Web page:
Read excerpt from Letters Across the Sea by Genevieve Graham, upcoming novel about Canadian soldiers in WW II
Letters Across the Sea will be available in April 2021
Letters Across the Sea is the next book by bestselling historical fiction writer Genevieve Graham.
Letters Across the Sea is the story of a Protestant girl and her Jewish neighbour who are growing up in Toronto, against the backdrop of the Depression, and then the rise of Adolf Hitler, the Nazis and a wave of hate that would ignite the Second World War.
Graham, who is from Nova Scotia, has written several novels that highlight Canadian history. Her other books include At the Mountain's Edge, Tides of Honour, Come From Away and The Forgotten Home Child.
Letters Across the Sea will be available on April 27, 2021.
You can read an excerpt from Letters Across the Sea below.
It's about the last stand during the Second World War, when Canadians fought against the Japanese in Hong Kong in 1941.
On Christmas morning, the remaining ragtag members of Canada's Royal Rifles and Winnipeg Grenadiers, known as C Force emerged from the mountains, worn threadbare after two weeks of fighting the relentless Japanese offensive. Without food or water, they'd climbed impossibly steep slopes to fire down on the enemy, then stooped under thick, tropical undergrowth the next, laden with weapons, dwindling ammunition and what wounded they could carry.
The attack on Pearl Harbour felt like a year ago, not 18 days. Since then, the Allied forces had lost the Hong Kong mainland to Japan and been pushed to this last stronghold, at the south end of Hong Kong Island: Stanley Fort.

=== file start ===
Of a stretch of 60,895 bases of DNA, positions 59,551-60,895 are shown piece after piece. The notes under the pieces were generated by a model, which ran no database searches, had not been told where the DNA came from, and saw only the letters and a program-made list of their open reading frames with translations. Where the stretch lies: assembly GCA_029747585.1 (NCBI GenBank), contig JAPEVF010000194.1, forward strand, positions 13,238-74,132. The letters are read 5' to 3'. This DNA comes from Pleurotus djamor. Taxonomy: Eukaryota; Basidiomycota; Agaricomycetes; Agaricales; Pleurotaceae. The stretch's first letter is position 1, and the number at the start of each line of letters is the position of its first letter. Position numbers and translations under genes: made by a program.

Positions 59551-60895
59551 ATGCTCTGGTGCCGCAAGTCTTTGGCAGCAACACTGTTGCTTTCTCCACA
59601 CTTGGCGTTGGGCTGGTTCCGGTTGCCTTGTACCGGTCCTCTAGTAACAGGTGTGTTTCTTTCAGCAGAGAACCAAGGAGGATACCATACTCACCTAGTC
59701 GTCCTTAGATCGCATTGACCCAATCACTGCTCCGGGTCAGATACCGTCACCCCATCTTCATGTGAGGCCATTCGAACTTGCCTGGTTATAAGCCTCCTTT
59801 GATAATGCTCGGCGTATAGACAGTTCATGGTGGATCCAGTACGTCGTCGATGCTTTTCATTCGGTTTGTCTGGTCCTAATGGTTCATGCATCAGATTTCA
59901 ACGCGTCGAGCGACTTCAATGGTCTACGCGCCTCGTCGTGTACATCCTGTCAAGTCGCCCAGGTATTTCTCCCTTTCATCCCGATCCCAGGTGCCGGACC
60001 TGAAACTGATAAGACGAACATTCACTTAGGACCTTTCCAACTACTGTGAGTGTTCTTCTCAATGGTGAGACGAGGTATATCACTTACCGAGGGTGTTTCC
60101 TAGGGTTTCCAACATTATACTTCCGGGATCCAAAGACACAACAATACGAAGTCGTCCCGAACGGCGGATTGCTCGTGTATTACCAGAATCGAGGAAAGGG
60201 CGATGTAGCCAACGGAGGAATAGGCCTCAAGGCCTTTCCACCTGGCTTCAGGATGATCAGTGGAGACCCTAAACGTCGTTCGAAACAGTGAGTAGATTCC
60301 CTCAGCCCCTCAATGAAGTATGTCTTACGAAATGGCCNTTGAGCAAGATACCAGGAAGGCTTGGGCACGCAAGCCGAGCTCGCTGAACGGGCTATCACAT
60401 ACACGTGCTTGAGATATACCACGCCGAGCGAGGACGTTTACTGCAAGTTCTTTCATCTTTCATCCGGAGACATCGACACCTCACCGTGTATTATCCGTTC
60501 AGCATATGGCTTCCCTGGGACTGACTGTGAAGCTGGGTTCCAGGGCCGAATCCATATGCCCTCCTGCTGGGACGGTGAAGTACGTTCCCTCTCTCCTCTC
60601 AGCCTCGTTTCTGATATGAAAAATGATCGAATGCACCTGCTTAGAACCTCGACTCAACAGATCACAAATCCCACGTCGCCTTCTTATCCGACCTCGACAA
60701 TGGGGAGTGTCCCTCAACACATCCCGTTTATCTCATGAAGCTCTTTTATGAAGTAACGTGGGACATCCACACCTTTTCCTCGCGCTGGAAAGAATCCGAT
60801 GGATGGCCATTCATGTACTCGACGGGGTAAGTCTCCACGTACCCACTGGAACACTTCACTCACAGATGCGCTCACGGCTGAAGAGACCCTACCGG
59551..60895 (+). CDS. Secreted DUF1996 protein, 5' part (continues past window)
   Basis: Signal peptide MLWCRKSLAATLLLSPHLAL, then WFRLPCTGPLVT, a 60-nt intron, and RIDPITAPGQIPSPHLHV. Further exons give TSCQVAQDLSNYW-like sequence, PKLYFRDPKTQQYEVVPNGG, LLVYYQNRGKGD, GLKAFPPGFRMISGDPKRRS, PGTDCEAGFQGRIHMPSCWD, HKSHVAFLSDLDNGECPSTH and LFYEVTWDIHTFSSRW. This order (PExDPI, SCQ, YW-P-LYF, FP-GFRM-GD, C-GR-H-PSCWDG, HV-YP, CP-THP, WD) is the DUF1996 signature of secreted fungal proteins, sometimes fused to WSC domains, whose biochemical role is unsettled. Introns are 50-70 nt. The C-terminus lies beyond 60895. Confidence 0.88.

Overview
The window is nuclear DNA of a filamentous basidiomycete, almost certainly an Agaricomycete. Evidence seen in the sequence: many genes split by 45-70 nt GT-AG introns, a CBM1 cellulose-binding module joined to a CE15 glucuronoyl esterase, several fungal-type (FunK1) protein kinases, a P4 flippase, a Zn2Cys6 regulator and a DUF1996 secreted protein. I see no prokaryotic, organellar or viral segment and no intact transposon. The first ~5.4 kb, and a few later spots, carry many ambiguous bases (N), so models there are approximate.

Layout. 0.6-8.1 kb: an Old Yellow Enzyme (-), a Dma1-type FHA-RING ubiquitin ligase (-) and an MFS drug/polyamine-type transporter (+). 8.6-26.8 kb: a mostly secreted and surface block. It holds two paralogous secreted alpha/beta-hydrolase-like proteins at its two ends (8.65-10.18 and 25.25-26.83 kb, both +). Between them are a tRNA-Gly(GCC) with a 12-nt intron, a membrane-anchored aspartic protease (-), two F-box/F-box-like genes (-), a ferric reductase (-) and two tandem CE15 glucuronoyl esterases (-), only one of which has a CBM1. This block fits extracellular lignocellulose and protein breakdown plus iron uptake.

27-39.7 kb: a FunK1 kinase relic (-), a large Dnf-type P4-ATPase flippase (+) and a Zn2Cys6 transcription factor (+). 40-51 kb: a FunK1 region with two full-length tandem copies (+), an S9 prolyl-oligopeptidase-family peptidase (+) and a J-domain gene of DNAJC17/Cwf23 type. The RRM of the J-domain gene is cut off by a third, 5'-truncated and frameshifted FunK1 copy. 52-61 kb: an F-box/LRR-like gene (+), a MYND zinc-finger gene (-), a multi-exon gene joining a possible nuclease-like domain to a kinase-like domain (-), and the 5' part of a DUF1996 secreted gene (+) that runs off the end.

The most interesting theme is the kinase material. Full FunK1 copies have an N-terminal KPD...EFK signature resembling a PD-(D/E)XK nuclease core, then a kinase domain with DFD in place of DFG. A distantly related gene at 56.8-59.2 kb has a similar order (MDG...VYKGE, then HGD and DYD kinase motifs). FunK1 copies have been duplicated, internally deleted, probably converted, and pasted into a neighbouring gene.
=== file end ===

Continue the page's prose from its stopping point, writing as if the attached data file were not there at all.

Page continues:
Max, David, and Arnie collapsed with exhaustion, lying flat on the cement floor of the fort.
"Think we'll ever get home?" David asked.
Max rolled his head to look at his brother-in-law's profile. Like the rest of them, David was streaked with dirt; some was clumped into his beard. No one had shaved in a week. Hell, no one had taken off their boots.
Max started to answer, but David was already asleep.
An hour later, Sergeant Cox emerged from a meeting, and Max noted the tight set of his jaw.
"At 1:00 p.m., we will retake Stanley Village," he said, pointing to a building on his map, set behind the village graveyard.
"In broad daylight, sir?" Max asked, his voice hoarse.
Cox reluctantly met their bloodshot eyes. "Here's the choice, fellas. We attack or wait here like lame ducks." He lifted his chin. "Except it's no choice at all. We're Canadians. We don't give up. I'm not gonna lie. The truth is, they don't expect many of us to return."
Arnie lay on the ground nearby, listening. At that, he rolled onto one elbow. "Sir, that's goddamn pleasant news on Christmas morning."
Max smiled while the entire unit applauded. Leave it to Arnie to hang onto his sense of humour to the last. But dread rolled through Max at Cox's cold, hard facts.
"Whoever makes it out of this has to tell the wives," David muttered, blinking hard. "I'm not sure which would be worse."
I'll keep him safe, Max had promised his sister Hannah, long ago in a letter. Was there anything he could do to keep that promise?
We're Canadians. We don't give up. I'm not gonna lie. The truth is, they don't expect many of us to return.
"We'll get out of this," Max tried to say, but the words stuck in his throat, burning there.